August 28, 2016
Total around the world bicycle miles 25,066 (40,339 km)
The circumference of the earth is 24, 901 miles (40,075 km) at the equator. We have reached that and more. In 2011 we cycled from Florida to California at 2,650 miles then in 2012 we cycled 6 weeks around the South Island of New Zealand at just 1,099 miles. Those two journeys started our world ride total at 3,749 miles. When added to our third tour of Marrakech, Morocco to Bangkok, Thailand (2014) and Washington State to Puerto Montt, Chile then Calgary, Canada to Quebec (2015-2016), we have over 25,000 miles (40,234 km). How exciting is that! After 29 months, three tours of cycling in a period of almost 5 years we are still going strong and still together. There have been several difficult times between this father and daughter but we have persevered thanks to patience and my wife Andrea’s calming ways to keep us going. Physically and mentally, I have been up and down in some very difficult situations from the sheer difficulty of a trip such as this. But, we are still at it as both of us are head strong and will not give up on our pursuit of this incredible journey around the globe on our bicycles. People look at us and then to our bikes and they seem to always be looking for a motor. We always point to our legs and say, “No moto”. They often walk away in disbelief. Some days I ride and I think of this but we take it one day at a time. It eventually adds up and look where we are now!
We also have “other miles” when we have taken other modes of transportation. These include 4,700 miles by air, train, bus, car, and ferry miles. Total we are about at 30,000 miles. Almost half, 2,500 of these miles include three train trips though the Gobi Desert and south through China. Since we obtained our China visa in Kyrgyzstan and not in the US, we were only able to get a 30-day visa. It is a challenge (to many touring cyclists) to cross China in 60 days. But we didn’t have that time to accept the challenge. So we spent 10 days traveling by rail through three major cities before we started biking. At each city we spent a few nights to explore. As we exited China and cycled into Vietnam on our 30th day, the border guard smiled at us and said, “Very Close.”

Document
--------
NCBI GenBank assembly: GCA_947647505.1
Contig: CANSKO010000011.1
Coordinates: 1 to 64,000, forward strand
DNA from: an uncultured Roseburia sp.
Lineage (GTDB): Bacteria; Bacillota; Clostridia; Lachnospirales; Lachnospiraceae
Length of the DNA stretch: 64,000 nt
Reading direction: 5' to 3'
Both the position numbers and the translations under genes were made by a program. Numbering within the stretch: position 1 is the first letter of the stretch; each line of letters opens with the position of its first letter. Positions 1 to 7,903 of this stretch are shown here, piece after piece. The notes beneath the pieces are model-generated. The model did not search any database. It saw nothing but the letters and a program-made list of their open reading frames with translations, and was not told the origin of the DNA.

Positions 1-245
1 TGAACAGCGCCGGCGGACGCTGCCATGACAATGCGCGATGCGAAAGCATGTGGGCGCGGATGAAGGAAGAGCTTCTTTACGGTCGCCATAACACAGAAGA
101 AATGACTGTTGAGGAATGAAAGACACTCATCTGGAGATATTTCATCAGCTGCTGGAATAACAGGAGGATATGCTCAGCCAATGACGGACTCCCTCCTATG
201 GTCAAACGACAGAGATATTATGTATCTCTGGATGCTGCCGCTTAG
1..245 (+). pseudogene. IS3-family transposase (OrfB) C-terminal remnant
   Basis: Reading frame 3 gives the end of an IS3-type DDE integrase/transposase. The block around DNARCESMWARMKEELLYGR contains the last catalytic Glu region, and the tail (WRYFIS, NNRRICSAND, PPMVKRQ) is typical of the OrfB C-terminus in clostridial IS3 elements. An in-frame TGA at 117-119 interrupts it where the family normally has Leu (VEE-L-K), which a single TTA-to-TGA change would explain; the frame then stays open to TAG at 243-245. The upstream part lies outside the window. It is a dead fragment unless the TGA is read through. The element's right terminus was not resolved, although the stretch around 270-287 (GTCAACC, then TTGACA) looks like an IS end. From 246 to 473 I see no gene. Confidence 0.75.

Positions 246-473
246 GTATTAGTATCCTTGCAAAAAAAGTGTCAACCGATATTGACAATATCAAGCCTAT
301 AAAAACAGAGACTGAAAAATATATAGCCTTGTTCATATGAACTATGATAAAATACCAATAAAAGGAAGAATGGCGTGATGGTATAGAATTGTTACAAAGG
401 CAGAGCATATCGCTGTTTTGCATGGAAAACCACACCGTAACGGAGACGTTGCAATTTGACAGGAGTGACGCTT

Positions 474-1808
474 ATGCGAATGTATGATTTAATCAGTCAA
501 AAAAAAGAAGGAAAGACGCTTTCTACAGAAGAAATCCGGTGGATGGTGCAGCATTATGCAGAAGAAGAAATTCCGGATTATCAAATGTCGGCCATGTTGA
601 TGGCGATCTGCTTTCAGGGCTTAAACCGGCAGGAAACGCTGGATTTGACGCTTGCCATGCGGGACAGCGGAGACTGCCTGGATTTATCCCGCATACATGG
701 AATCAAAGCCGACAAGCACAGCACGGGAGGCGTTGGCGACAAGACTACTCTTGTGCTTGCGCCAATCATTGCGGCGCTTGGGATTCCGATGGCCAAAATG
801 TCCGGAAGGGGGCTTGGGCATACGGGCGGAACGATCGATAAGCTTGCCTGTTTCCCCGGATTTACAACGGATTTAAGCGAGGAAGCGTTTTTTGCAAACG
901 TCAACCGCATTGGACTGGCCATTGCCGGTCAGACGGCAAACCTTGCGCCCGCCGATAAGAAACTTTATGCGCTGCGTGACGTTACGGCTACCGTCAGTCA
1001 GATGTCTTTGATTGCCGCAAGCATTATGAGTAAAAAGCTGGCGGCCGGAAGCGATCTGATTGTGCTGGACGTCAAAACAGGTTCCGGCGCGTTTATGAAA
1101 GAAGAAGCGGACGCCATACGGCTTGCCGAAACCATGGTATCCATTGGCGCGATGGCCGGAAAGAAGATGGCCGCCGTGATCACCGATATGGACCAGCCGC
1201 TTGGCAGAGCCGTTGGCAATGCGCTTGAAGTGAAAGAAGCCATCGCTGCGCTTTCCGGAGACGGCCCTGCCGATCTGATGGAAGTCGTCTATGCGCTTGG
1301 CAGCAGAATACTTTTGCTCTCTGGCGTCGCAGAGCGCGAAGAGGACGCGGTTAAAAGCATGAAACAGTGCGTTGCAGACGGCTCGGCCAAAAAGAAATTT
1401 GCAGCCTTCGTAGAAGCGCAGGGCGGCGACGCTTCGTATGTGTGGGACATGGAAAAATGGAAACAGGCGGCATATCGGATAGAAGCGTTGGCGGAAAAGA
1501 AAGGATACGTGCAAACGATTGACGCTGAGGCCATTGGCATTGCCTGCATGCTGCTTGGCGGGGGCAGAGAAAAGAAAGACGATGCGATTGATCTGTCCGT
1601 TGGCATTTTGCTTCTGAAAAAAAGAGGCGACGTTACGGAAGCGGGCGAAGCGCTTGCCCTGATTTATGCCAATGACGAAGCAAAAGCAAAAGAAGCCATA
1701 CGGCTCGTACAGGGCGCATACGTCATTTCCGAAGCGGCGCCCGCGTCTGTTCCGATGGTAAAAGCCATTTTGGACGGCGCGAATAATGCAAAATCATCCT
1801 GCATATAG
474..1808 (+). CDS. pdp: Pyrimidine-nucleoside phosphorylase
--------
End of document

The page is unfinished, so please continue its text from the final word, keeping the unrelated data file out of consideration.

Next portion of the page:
There were also many times, such as traveling to Mexico City from Acapulco and traveling to Cuzco, Peru and Machu Picchu from Arequipa, Peru that we stored our bikes with a Warmshowers host and traveled by bus to visit these great places due to time constraints. For example, Acapulco to Mexico City is a six-hour bus ride. That side trip would have taken 12 days round trip on our bikes. While in South America we rode through Amazonia and into the Andes Mountains. After 7 weeks of almost everyday rain during the rainy season, we took a long bus ride to the beach in Northern Peru. Due to the weather there was only one bus operating out of seven companies – and even that one didn’t commit to the trip until the last minute. But it was a “Jesus Bus” so we knew it would arrive to the coast safely. There were also rides on ferries such as La Paz, Mexico to Mazatlán, a ferry from of Venice, Italy to the mainland, and a ferry from Bandirma, Turkey to Istanbul.
Besides intercontinental international flights (not included in these “other miles”) we took two air hops. We flew from Mashhad, Iran to Dushanbe, Tajikistan since at the time our Uzbekistan visas had expired and we didn’t want to pay for that again and Turkmenistan wanted $400 a piece for a 5-day transit visa across their country. While in Panama City, Central America, we tried twice to get boat rides to Columbia but both cancelled, weather was too windy that time of year, so we flew to Bogota, Columbia.